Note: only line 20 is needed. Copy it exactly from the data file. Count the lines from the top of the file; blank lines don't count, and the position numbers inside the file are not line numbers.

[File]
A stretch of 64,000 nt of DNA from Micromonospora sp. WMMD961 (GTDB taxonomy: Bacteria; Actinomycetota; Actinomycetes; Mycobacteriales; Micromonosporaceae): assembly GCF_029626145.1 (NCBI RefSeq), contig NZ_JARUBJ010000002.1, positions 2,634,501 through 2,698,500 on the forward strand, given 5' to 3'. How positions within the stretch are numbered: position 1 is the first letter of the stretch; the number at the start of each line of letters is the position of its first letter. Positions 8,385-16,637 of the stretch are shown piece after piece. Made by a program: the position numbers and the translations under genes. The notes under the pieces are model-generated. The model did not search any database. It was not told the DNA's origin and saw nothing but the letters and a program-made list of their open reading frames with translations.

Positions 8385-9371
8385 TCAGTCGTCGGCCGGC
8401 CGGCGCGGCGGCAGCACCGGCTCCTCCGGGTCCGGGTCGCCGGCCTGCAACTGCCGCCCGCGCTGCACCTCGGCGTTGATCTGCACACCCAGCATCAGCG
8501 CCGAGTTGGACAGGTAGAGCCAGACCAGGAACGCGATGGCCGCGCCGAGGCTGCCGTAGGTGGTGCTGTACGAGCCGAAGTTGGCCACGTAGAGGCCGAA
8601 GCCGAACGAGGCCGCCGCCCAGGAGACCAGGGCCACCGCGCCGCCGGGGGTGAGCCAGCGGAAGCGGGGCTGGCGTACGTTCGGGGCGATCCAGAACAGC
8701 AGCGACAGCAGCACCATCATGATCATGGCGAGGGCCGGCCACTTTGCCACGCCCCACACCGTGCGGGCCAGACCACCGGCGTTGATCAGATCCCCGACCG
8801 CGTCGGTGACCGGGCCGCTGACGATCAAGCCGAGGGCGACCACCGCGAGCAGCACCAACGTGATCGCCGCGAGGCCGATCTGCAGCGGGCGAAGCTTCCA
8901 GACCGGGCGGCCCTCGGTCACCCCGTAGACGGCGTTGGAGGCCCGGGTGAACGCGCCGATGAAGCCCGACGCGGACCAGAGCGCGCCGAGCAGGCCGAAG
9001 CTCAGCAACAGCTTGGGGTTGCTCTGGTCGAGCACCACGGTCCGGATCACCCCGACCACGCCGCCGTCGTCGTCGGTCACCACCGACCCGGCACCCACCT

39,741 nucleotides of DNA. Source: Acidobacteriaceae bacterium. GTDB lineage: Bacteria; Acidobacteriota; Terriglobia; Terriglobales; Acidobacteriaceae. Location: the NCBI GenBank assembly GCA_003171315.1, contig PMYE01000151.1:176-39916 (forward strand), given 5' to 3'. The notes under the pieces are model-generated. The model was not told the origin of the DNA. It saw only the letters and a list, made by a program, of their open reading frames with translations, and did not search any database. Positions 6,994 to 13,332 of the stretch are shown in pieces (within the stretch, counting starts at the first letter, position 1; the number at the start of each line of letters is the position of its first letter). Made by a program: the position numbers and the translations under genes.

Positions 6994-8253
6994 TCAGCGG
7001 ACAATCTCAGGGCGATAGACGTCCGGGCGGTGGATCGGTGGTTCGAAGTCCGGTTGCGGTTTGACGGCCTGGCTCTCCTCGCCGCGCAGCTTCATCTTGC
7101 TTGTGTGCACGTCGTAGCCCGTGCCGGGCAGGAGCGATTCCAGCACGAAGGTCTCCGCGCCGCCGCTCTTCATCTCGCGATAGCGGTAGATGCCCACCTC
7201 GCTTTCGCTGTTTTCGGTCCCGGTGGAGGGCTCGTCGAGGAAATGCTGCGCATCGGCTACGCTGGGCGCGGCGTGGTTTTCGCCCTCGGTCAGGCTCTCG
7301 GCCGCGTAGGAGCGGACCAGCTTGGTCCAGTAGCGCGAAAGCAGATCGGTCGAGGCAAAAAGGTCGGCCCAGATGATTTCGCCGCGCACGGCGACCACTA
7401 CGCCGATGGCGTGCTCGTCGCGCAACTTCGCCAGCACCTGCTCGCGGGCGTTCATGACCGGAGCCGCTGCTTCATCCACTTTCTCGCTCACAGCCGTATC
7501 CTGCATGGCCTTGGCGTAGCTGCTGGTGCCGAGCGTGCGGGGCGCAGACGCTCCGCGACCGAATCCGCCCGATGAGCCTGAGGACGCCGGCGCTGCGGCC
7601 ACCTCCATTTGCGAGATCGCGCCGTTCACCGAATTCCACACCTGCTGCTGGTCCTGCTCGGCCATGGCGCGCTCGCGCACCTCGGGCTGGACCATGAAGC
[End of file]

7601 ACCTCCATTTGCGAGATCGCGCCGTTCACCGAATTCCACACCTGCTGCTGGTCCTGCTCGGCCATGGCGCGCTCGCGCACCTCGGGCTGGACCATGAAGC